The twentieth century was marked by the publication of a plethora of books on new methods and approaches to teaching English as a second or foreign language, few of which were based on empirically tested claims (Richards & Rodgers, 2001). Pronunciation instruction is perhaps the area of ELT that is most lacking in empirical studies to support its practices, with calls for research to investigate its effects and efficacy constantly made by ELT and second language acquisition specialists (Derwing & Munro, 2005). The recent resurgence in the interest for pronunciation has led to a small increase in the number of experimental studies being conducted on the subject. However, research is still limited to how teaching pronunciation affects learners’ spoken production, Continue Reading →
This paper is to illuminate how action research can be used as a praxis to shape teaching as a constant transformative practice in English language teaching (ELT). I will offer a synthesis on what action research is, how professionals have used it in practice, and why action research is a vigorous and enlightening tool for ELT practitioners and teacher educators for their transformative knowledge (re)building process despite some criticisms. Then, I will briefly exemplify two action research projects that I have conducted with different colleagues in different settings.
“The unfinished character of human beings and the transformational character of reality necessitate that education be an ongoing activity. Education is thus constantly remade in the praxis. Continue Reading →
Language learners’ (L2) knowledge about their own learning (also known as metacognitive knowledge) enhances with learners’ acquisition of metacognitive skills and successful applications of metacognitive strategies. In these contexts, L2 teachers’ knowledge about teaching is quite opposite to “abstract, decontextualized” knowledge, which results in executing “a set of discrete behaviour” (Freeman & Johnson, 1996, p. 400). Similar to the learners, as Freeman and Johnson (1996) argue, the way “teachers actually use their knowledge in classrooms is highly interpretive, socially negotiated, and continually restructured within the classrooms and schools where teachers work” (p. 400). Therefore, language teachers’ knowledge of metacognition needs to be improved and applied in their instruction and classroom environment which eventually encourages and guides learners’ metacognitive behaviors in L2 learning. Continue Reading →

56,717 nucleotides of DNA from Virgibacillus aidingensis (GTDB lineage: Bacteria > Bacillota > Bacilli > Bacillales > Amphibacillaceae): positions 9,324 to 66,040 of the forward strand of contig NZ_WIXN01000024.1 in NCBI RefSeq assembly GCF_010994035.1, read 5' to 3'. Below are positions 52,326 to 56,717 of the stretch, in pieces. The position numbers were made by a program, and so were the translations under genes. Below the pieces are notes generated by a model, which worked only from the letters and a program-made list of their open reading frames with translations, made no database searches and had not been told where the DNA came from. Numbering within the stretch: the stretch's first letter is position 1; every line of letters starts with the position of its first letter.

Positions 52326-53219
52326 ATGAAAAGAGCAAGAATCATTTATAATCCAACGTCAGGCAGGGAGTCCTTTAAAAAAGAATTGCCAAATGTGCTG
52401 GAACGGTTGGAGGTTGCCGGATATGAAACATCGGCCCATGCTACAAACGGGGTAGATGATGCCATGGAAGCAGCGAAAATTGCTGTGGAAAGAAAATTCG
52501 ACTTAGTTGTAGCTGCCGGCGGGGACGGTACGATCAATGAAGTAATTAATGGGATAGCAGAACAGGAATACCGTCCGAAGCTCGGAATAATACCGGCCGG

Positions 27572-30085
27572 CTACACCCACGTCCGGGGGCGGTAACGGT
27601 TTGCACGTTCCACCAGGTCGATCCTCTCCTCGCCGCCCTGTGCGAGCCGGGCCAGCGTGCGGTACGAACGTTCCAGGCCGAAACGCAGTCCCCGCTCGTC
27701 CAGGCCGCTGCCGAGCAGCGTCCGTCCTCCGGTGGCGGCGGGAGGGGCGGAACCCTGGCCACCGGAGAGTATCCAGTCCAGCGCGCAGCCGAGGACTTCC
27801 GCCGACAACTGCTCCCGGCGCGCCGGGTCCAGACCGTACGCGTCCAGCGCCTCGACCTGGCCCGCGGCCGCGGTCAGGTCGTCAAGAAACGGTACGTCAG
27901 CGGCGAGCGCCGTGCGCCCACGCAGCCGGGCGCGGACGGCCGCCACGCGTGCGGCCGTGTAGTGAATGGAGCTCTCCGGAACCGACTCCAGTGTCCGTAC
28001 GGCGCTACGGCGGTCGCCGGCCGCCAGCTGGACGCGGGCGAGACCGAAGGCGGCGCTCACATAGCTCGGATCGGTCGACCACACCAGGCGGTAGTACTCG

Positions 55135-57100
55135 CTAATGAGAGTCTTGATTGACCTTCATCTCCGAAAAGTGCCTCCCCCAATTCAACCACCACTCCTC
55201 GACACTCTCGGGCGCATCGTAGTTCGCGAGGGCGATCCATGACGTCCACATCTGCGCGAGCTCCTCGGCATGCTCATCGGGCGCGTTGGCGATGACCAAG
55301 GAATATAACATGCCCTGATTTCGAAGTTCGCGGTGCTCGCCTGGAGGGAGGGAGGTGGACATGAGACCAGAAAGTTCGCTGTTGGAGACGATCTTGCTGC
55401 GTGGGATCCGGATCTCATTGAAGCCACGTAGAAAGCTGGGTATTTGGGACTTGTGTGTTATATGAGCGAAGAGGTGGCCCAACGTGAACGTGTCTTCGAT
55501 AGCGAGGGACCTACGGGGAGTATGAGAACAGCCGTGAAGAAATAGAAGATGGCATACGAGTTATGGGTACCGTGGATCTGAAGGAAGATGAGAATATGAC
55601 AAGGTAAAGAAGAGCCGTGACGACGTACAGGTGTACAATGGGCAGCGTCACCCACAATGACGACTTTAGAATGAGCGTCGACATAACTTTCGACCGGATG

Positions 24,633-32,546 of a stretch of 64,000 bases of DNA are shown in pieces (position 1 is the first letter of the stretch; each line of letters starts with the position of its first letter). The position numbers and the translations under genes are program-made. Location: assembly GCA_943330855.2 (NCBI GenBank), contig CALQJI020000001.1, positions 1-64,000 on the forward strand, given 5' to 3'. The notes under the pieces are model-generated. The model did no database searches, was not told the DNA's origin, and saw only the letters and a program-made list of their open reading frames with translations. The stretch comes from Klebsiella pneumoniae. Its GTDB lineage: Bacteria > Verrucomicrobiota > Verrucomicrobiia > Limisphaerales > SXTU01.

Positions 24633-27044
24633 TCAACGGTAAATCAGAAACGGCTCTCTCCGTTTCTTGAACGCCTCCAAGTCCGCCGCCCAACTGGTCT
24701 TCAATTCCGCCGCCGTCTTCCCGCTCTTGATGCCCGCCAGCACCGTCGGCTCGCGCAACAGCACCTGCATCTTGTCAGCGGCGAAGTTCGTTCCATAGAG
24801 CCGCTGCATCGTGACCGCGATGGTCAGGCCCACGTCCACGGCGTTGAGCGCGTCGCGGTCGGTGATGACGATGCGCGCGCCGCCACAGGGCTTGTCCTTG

The objective of this research study was to analyze B.A. students’ writers’ identity based on their narratives. The theory for this research was based on the poststructuralist perspective of identity and on theoretical concepts for personal narratives. For the methodology, the Case Study approach was taken into account. Students argued that a writer creates stories and contexts. Hence, students see themselves as apprentices that like to write, but not as writers. For the participants, there is a difference between a teacher that writes and a writer, and also none of the participants mentioned academic texts as writing. For them, writing is related to tales, poetry, and fiction.
El objetivo de este estudio fue el de analizar la identidad como escritores de estudiantes de licenciatura en idiomas con base en sus narrativas. Continue Reading →